All kidding aside, I like the game. It’s good for casual players and families, but challenging enough for pinheads. It has a solid layout with two well placed ramps and a two ball multiball that you can achieve multiple times a game. The audio is a bit hokey and annoying, but it fits theme well. The playfield lighting is abundant and I dig the light show (epileptics beware). I like the bright yellow cabinet and kitschy artwork. It’s Way over the top, but they went for it and for that I give them credit. GRADE: B
Corral is a decent effort from Gottlieb and has a once popular Western theme. I don’t know what happened to the Western and why its popularity has all but become extinct, but back in the 1960s, the Western was hip. The idea in this game is to light numbers 1-10 which score extra balls. You can do that via the 10 rollovers (1-4 on the upper playfield, 5-10 and the ball drains) or via the roto target or spot number target. It’s tough to light all 10 numbers. This game requires a ton of nudging as lower playfield features 6 outlanes and two little flippers and ideally you nudge the ball from an outlane post to a flipper to keep the ball alive and scoring. GRADE: B-
Sweet Hearts is the last Gottlieb game to feature a gobble hole a sign that pinball was becoming more skill oriented and less luck oriented. In this case, you want to shoot the gobble hole when you light 2-5, 6-9 or 10-A because you will score a special. Light all of the cards to light the gobble hole for 3 specials and it also allows you to score a special for every rollover you hit. The artwork on this machine is exquisite. Big fan of the card theme as well. Great layout with 5 pop bumpers in a V shape. The key shot for success is getting it up past the gobble hole into the bumpers to score the side rollovers. Love the illuminated backglass which shows your progress similar to Casino. Sweet Hearts is one of the top EMs out there. GRADE: A-
Raven is the first pinball machine to feature a photograph for a backglass or translite, an unassuming thing that led Stern to basically destroy the artwork on most of their machines. Who would want to pay an artist to design something when you can just slap a photograph on there? At least this one was specifically designed for the game and they used an actual film crew to capture this image (see flyer above). Also the helicopter in the picture was actually a crop duster. I think Raven gets a bad wrap due to how cheesy the translite is (see incredible alternate translite above), but I think there’s some good pinball here. It’s one of the first games to feature a playfield toy (a red helicopter with blades that spin when you hit the spinner). Hitting the moving lit target on the left and right bank which lights EXTRA and BALL is not easy. Designer John Trudeau said this was a tribute to Firepower and with the similar target banks it works. Also hitting the upper target bank to bring down the ramp isn’t easy due to the placement of the pop bumpers. There are also four stand alone “sniper” targets that randomly pop up and are timed similar to Cactus Canyon. The cabinet art is drab and the sound is pretty bland and annoying. A multiball and a jackpot shot would really make this a better game, but you can get one of these for around $500 and I think it’s worth every penny. GRADE: B-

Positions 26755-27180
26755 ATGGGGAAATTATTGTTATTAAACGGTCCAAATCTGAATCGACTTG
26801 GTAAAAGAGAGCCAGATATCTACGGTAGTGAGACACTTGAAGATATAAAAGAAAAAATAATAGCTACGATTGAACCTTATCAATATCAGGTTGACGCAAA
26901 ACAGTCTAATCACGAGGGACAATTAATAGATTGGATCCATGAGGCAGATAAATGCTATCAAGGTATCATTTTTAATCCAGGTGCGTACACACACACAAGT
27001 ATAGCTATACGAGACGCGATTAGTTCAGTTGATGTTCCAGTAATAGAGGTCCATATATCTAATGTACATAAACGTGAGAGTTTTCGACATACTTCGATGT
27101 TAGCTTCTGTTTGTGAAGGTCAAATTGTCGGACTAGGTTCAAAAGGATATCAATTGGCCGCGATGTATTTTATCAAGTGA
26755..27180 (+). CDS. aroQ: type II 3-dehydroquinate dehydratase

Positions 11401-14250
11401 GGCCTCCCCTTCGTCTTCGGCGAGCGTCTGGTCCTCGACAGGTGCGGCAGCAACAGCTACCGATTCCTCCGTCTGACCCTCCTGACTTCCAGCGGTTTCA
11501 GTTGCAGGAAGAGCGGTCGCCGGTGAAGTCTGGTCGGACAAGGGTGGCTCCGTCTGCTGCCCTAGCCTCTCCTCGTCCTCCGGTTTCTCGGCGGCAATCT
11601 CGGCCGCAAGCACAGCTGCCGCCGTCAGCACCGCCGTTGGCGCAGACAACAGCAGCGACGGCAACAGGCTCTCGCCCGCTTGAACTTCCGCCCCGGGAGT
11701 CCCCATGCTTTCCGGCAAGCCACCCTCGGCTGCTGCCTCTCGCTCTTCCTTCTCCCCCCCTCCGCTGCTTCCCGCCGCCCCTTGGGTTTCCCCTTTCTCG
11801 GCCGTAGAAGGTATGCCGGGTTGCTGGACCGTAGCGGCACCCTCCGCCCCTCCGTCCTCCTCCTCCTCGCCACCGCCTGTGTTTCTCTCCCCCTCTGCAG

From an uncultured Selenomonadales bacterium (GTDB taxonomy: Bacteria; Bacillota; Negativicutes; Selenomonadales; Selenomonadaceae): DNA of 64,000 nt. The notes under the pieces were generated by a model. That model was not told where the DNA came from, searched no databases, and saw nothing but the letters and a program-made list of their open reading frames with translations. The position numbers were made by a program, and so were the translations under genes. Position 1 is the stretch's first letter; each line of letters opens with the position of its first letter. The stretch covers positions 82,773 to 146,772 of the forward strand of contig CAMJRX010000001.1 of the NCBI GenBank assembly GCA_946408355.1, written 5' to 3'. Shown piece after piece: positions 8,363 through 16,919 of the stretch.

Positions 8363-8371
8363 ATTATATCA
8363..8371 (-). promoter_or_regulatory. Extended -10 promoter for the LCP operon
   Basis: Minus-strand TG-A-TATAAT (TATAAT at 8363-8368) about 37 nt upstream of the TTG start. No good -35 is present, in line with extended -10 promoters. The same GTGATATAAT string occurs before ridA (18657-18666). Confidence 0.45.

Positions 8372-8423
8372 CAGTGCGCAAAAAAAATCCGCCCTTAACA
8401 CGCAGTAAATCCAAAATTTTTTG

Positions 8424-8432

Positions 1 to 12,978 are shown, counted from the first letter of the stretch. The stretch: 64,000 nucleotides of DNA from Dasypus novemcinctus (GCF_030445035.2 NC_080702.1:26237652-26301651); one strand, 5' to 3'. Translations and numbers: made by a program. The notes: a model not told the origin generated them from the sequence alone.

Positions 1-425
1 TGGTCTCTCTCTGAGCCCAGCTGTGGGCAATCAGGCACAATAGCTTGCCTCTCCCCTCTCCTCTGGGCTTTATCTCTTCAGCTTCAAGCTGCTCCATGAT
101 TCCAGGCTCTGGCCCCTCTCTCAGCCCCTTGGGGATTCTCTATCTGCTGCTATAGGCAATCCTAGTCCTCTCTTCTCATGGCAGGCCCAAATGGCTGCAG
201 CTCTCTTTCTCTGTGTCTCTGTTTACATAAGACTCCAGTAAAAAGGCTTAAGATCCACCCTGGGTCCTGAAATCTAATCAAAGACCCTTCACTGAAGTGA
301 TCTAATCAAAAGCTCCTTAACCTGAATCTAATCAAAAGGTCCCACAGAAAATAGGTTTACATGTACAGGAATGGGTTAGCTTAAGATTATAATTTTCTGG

Tee’d Off has a very good layout and a lot of shots. It has three flippers two regular and an upper center flipper used to shoot the pitch n’ putt shot and the volcano. I especially like the shot hidden behind the coconut drop targets. The best thing about the game though is the modes and some of them are phenomenal. The skins game mode is really innovative. You shoot the volcano which gives you a skins letter. You can take the 10 million points and get called a “chicken” or go for double or nothing. Not of the 10 million mind you, but of your entire score. It will then light a random shot which you have to make within 20 seconds. If you don’t, you go back to 0. Once your score goes back to zero a shot on the right side “recover points” will be lit for the duration of that ball. If you can shoot it, you will recover your score. The pitch n’ putt mode is great too as you try to shoot the ramp and score 10 million for every shot you get into the “mean hole.” There are 2 and 3 ball multiballs and two really good mini wizard modes “Raining Cats and Dogs” and “Anything Goes.”